• The extra conditionality that applies to UC claims, particularly where both members of a couple have conditions, increases the ‘cost’ of claiming in terms of the time and psychological-stress of maintaining a claim (filling in job-search journals, etc).

These problems are fundamentally about whether UC represents an improvement on the current ‘legacy’ benefits system. They need to be set against an equivalent list of advantages in UC, where it improves on the current way benefits and tax credits are administered. For instance, the fact that support is provided in-work and out-of-work without the need to change benefits is generally agreed to be an improvement. Other advantages claimed for UC, such as preparing claimants for work by making payments monthly and encouraging them to seek extra work if they have low earnings, are subject to greater debate.

On an aggregate level the balance between the pros and cons depends on the weight given to each of the issues above. At an individual level the balance of pros and cons depends on their personal circumstances and attitudes – some people may be well suited to the way UC works while, for whatever reason, others are not. However, this does not help in terms of giving advice about whether moving to UC is in a claimant’s best interests, as it means that working out whether they are better or worse off under UC is only part of the puzzle. Even when a claimant’s income is unaffected by UC there are still very strong views among advisers about whether moving on to UC is best advice or not.

Winners and losers under UC

The second group of issues with UC relates to people who lose out relative to the income they would get under legacy benefits. It should though be noted that from April 2019 (when the level of the work allowance increases) there will be around the same number of winners as losers from UC.

Most people who have lower entitlements under UC do so because rates of benefit are different under UC (though changes in benefit rules are also significant for some). These reduced benefit rates affect three main groups:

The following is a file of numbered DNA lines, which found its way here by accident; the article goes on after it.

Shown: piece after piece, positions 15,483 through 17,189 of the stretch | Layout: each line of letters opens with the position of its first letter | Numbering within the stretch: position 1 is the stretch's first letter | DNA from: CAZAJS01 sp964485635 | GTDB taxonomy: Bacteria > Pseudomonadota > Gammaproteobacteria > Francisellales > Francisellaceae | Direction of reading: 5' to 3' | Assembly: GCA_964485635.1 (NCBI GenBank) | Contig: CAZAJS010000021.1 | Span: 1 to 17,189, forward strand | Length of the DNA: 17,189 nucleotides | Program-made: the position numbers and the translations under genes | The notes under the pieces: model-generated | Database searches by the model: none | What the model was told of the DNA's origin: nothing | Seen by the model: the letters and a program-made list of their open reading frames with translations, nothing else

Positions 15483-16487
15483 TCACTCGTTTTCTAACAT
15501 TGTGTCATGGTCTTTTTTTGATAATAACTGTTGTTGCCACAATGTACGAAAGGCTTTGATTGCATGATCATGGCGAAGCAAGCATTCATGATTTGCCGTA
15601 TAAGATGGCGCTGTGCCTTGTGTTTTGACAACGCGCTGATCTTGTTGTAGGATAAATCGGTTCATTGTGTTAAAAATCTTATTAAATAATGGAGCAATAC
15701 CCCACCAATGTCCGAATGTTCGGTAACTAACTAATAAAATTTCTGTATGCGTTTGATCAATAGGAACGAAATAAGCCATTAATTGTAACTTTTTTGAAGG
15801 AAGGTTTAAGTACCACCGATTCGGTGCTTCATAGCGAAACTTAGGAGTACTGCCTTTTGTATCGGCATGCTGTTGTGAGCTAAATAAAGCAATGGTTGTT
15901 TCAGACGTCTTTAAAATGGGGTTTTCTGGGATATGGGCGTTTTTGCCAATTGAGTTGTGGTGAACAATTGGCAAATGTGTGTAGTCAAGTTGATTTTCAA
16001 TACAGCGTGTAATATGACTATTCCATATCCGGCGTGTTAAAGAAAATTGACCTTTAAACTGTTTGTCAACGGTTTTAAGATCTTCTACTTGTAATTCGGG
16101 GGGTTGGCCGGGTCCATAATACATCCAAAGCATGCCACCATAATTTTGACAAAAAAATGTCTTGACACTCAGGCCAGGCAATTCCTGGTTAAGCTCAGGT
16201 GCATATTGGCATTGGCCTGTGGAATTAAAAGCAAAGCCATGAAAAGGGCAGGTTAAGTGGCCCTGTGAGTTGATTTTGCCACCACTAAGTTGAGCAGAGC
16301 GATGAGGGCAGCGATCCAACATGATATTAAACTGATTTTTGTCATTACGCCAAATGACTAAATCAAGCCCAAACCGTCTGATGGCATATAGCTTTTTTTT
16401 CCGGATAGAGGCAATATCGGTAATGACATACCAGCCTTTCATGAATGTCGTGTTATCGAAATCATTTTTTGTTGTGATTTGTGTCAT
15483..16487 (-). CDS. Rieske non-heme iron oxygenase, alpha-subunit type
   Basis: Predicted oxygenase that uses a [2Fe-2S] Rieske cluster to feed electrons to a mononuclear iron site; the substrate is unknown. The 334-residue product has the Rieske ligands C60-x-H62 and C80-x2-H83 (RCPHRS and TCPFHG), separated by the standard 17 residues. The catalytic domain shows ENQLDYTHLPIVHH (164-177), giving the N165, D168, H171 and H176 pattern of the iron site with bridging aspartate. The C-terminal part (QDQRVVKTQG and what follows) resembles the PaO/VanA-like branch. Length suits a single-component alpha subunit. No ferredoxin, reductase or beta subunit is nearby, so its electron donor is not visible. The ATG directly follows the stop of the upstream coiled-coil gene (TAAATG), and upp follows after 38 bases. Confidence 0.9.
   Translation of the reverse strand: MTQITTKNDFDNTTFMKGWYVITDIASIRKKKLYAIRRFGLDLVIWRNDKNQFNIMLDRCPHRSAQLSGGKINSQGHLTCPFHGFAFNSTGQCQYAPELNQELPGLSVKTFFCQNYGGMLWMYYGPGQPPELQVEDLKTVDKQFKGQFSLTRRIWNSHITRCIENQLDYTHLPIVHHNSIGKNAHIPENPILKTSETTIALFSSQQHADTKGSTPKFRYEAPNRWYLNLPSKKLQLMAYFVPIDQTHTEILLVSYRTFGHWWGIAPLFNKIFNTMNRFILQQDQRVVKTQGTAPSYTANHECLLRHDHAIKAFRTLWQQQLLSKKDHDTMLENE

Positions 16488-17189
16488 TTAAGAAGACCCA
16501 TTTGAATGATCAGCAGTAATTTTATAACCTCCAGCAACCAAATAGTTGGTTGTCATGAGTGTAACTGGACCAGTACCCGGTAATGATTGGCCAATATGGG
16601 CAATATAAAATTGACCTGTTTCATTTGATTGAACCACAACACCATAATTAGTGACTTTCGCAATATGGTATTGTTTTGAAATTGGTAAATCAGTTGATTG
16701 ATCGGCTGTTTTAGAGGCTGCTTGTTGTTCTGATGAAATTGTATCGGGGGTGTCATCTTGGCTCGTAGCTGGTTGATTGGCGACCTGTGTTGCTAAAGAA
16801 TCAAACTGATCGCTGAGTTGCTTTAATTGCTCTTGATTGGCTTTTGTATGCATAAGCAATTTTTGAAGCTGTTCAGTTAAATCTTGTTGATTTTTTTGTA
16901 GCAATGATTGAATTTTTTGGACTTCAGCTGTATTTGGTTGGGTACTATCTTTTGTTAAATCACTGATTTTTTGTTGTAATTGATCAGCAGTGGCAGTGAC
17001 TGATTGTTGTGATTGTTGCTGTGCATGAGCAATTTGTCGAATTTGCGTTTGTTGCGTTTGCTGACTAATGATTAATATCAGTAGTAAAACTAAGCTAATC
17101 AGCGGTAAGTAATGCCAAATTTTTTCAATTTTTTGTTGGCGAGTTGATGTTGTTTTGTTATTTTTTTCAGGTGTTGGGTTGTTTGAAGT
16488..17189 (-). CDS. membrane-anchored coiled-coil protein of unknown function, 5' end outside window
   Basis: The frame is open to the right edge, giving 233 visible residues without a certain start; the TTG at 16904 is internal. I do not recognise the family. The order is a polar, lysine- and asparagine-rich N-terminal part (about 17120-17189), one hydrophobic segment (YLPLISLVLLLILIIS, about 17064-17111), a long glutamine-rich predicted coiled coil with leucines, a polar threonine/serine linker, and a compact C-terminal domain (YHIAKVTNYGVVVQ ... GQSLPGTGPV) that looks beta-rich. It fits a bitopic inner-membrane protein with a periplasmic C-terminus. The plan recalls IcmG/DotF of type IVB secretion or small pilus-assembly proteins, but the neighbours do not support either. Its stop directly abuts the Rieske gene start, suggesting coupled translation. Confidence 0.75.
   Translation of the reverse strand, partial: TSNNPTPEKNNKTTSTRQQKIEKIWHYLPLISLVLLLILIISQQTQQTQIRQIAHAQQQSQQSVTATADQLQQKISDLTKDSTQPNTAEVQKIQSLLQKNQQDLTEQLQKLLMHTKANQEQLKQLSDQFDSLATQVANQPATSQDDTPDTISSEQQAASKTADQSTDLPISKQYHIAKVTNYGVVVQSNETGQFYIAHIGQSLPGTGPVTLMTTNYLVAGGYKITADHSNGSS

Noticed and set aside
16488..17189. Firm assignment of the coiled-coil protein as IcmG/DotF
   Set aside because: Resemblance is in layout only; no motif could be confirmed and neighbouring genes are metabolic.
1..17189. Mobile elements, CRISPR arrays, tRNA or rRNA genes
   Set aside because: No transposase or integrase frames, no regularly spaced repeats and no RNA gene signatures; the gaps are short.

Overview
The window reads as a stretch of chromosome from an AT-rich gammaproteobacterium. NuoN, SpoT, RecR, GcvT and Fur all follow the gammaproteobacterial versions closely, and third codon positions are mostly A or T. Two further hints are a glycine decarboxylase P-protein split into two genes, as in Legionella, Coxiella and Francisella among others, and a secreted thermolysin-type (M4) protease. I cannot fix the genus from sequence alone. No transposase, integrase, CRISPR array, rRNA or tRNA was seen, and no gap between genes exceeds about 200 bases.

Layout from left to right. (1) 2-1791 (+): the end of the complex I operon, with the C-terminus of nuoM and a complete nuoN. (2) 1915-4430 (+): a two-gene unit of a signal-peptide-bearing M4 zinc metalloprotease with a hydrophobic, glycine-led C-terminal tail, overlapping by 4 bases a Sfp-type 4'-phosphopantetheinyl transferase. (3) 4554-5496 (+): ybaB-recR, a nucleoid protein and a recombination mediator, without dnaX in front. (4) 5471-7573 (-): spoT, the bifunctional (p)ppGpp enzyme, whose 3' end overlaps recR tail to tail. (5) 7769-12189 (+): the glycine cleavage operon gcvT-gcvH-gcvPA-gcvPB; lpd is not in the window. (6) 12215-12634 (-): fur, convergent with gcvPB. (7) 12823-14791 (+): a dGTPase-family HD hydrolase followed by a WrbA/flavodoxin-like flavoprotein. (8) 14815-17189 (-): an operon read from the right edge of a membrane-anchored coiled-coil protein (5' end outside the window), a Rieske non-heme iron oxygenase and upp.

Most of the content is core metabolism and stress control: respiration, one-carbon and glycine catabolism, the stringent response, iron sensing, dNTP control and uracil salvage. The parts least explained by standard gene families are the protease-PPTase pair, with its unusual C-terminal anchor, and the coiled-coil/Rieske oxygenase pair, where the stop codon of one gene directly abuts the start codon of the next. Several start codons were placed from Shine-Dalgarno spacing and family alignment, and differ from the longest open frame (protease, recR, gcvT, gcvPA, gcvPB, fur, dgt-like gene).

• low earning homeowners (where the work allowance is still lower)
  • severely disabled adults
  • disabled children

The reduction in the work allowance is where pressure to reduce losses under UC has had most effect. The original reduction in the work allowance came from George Osborne’s July 2015 Budget, though it has been scaled back considerably by the 2018 Budget. The result is that the cut in the work allowance has been reversed for tenants with children or disabilities, but for homeowners who only receive tax credits entitlements under UC are often still much lower.

Unlike the reduction in the work allowance, the cut to the severe disability premium has always been built into the structure of UC, as part of its ‘benefits simplification’ objective. In the legacy system there are a number of additions that disabled people can get – a lower and higher premium in Employment and Support Allowance and three disability rates in Housing Benefit. In UC, however, there is just one addition to reflect disability. For many disabled people this means a reduction in their benefit entitlement, losing the enhanced disability and severe disability premiums (worth around £80 a week).